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Unformatted text preview: s the length of the message—nothing more. This is true because R, S, T, U, and M all have the same length; seeing anyone of them gives the length of M. Remember, M isn’t being split in the normal sense of the word; it is being XORed with random values. 3.7 Secret Sharing
You’re setting up a launch program for a nuclear missile. You want to make sure that no single raving lunatic can initiate a launch. You want to make sure that no two raving lunatics can initiate a launch. You want at least three out of five officers to be raving lunatics before you allow a launch. This is easy to solve. Make a mechanical launch controller. Give each of the five officers a key and require that at least three officers stick their keys in the proper slots before you’ll allow them to blow up whomever we’re blowing up this week. (If you’re really worried, make the slots far apart and require the officers to insert the keys simultaneously—you wouldn’t want an officer who steals two keys to be able to vaporize Toledo.) We can get even more complicated. Maybe the general and two colonels are authorized to launch the missile, but if the general is busy playing golf then five colonels are required to initiate a launch. Make the launch controller so that it requires five keys. Give the general three keys and the colonels one each. The general together with any two colonels can launch the missile; so can the five colonels. However, a general and one colonel cannot; neither can four colonels. A more complicated sharing scheme, called a threshold scheme, can do all of this and more—mathematically. At its simplest level, you can take any message (a secret recipe, launch codes, your laundry list, etc.) and divide it into n pieces, called shadows or shares, such that any m of them can be used to reconstruct the message. More precisely, this is called an (m,n)threshold scheme. With a (3,4)threshold scheme, Trent can divide his secret sauce recipe among Alice, Bob, Carol, and Dave, such that any three of them can put their shadows together and reconstr...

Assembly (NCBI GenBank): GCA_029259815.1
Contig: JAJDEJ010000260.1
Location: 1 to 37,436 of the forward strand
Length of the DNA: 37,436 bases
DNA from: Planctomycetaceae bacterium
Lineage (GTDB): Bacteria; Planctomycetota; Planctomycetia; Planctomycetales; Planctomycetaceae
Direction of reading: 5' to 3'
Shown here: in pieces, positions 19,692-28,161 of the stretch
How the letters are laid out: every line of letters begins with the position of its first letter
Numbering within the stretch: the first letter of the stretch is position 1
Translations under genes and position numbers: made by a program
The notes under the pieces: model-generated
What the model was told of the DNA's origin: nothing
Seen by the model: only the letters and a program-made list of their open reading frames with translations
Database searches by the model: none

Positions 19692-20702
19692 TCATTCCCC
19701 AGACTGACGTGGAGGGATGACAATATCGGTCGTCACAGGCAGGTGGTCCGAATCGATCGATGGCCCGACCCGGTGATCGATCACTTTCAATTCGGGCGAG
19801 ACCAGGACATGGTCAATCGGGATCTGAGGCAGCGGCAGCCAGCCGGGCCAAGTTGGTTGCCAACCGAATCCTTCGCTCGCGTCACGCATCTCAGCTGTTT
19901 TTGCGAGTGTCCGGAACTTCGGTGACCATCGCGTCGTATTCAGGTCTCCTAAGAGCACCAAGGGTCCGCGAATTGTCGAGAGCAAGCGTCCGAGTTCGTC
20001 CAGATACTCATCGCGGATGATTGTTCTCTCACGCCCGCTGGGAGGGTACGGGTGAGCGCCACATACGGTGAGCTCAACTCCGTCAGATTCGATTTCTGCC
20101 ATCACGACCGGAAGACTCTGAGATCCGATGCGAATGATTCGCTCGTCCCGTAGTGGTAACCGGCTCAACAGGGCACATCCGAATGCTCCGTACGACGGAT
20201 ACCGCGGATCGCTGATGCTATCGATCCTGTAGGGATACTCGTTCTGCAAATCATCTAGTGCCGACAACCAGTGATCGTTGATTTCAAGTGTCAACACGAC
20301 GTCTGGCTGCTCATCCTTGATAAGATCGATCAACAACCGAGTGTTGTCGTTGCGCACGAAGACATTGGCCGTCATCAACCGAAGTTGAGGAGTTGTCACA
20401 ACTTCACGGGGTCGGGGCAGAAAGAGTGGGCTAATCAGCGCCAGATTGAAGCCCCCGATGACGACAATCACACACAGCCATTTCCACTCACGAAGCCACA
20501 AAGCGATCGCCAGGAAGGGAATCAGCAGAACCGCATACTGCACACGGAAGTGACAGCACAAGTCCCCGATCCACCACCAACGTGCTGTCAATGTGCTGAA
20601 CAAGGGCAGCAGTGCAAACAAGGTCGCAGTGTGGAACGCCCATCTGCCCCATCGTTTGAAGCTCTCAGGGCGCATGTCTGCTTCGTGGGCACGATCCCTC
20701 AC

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This note was uploaded on 10/18/2010 for the course MATH CS 301 taught by Professor Aliulger during the Fall '10 term at Koç University.
 Fall '10
 ALIULGER
 Cryptography

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